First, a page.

The pictures above may have been taken in May 2018 but it is the reality of most days in Port Harcourt and its environs. Residents wake up to hazes of black soot covering their skies and lining their furniture and the inner linings of their respiratory system. The health effects of this soot can best be described as life threatening. How did we get here?
Soot is gotten from combustion of certain materials. These materials include, but not limited to, wood, rubber and rubber based materials, plastics, petroleum products etc. If one is to be more specific, there are certain activities by government and individuals alike that contribute to particular problem. They include:
Gas flaring in the Niger Delta by the International Oil Companies.
Illegal oil bunkering and artisinal refining of crude oil.
Destruction of the the illegal artisinal refineries.
Burning of old and condemned motor tyres and other industrial wastes.
Burning of domestic refuse.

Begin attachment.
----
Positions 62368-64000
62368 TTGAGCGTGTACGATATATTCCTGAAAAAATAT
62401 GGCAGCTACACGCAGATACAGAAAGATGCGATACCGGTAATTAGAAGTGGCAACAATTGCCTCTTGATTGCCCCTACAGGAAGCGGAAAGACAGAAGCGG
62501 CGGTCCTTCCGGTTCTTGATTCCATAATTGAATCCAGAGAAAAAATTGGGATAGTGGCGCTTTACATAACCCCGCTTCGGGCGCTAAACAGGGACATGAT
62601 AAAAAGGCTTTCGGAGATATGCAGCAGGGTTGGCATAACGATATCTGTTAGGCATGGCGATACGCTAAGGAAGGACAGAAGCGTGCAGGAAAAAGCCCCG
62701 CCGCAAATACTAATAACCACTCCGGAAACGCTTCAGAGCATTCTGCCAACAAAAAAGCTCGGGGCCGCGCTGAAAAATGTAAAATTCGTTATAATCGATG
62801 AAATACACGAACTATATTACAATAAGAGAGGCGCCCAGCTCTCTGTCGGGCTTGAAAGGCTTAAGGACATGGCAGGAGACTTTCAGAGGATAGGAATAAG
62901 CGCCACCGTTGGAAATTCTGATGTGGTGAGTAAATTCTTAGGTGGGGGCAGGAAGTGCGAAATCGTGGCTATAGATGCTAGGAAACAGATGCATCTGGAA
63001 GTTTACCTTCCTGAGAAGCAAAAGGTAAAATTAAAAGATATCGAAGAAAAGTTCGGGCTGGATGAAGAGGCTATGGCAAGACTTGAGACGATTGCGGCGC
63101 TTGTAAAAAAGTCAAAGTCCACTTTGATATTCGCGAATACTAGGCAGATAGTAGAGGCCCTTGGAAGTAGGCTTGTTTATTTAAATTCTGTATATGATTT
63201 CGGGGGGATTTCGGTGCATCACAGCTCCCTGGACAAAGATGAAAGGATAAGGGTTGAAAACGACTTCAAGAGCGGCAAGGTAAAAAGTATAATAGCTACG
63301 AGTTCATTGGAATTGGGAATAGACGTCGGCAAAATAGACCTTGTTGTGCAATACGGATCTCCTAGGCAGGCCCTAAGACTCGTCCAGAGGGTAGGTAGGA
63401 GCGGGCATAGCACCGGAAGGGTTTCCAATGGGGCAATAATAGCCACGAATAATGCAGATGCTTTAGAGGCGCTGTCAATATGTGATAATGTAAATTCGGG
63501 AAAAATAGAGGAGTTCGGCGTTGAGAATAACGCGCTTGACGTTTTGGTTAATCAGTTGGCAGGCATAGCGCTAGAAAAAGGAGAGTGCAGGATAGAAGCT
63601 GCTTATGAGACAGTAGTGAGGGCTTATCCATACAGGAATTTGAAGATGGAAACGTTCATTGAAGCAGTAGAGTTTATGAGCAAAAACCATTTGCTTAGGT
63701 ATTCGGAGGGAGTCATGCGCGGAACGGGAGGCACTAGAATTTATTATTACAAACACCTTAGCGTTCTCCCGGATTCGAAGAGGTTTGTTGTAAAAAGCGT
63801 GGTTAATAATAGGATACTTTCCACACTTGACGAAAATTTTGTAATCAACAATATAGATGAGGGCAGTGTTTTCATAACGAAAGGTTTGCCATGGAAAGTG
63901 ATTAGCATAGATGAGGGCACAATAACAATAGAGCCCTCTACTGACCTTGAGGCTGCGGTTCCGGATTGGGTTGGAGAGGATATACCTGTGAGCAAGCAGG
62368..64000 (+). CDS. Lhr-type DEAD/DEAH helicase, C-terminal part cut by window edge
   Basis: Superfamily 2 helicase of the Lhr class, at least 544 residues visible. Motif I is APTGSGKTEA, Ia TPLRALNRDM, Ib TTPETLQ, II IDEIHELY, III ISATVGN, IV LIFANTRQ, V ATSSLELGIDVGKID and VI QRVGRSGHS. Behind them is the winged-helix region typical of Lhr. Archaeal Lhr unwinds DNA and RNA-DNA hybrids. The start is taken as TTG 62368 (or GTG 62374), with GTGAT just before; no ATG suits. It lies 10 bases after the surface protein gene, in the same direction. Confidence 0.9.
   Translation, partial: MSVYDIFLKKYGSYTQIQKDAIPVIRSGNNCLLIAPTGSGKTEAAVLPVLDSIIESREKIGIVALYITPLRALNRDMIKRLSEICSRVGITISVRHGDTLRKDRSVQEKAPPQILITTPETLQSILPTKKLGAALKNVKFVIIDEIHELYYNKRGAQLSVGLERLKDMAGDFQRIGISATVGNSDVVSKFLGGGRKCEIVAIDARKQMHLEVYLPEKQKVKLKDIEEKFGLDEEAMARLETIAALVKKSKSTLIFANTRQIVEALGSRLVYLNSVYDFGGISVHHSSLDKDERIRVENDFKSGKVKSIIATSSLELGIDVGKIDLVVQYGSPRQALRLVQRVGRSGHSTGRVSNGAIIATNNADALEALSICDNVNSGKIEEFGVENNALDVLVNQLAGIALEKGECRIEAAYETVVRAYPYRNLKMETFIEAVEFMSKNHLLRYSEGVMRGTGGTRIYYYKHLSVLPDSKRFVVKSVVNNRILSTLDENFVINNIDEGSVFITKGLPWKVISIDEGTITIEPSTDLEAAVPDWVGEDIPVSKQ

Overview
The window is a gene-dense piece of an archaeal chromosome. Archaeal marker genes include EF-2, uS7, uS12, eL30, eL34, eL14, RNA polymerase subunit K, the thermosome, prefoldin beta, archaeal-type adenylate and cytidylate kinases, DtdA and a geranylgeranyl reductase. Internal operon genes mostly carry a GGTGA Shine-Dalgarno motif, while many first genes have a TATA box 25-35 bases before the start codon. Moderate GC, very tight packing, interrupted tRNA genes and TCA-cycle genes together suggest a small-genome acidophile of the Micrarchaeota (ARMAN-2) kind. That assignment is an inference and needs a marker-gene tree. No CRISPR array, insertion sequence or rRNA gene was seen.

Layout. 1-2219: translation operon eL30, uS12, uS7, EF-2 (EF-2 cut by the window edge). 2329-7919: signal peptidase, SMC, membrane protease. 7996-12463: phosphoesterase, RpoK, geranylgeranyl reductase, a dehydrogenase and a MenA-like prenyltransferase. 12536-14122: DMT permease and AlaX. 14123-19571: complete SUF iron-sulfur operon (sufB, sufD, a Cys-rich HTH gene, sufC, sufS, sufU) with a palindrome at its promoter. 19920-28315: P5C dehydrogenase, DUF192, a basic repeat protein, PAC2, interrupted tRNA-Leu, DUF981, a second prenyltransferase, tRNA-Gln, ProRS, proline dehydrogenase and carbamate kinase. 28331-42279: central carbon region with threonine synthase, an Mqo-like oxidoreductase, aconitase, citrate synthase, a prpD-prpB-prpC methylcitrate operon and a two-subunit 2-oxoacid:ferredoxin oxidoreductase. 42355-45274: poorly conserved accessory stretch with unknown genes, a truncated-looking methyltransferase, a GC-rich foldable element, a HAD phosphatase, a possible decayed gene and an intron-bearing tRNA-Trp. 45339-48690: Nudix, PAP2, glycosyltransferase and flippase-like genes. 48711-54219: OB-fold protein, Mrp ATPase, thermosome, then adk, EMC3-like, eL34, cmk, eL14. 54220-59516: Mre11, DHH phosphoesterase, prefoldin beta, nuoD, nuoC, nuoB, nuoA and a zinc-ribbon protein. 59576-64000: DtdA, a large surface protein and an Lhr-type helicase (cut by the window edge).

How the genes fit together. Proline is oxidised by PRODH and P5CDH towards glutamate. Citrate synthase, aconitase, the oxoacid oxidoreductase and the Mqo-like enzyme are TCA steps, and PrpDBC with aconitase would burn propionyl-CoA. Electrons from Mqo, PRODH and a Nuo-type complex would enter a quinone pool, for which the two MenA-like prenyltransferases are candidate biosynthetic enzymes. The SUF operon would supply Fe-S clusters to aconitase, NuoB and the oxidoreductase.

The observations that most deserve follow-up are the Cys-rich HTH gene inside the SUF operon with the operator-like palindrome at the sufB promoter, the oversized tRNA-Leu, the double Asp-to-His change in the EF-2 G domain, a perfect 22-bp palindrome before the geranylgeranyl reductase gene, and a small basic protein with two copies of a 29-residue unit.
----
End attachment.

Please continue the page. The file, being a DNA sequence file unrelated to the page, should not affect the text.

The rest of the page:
It is not enough to list out the causes of soot. It is equally pertinent to outline the solution(s) to this problem. Possible solutions are:
Tougher legislation(s) against gas flaring.
Processing of flared natural gas into cooking gas and forms usable for industrial purposes.
Reorientation and sensitization of the youths and local communities in the adverse effects of illegal oil bunkering and artisinal refining.
Licensing of modular refineries.
Recycling and reuse of plastics etc.
If these suggestions are adhered to or even given proper consideration, I have no doubt that the issue of black soot will be solved .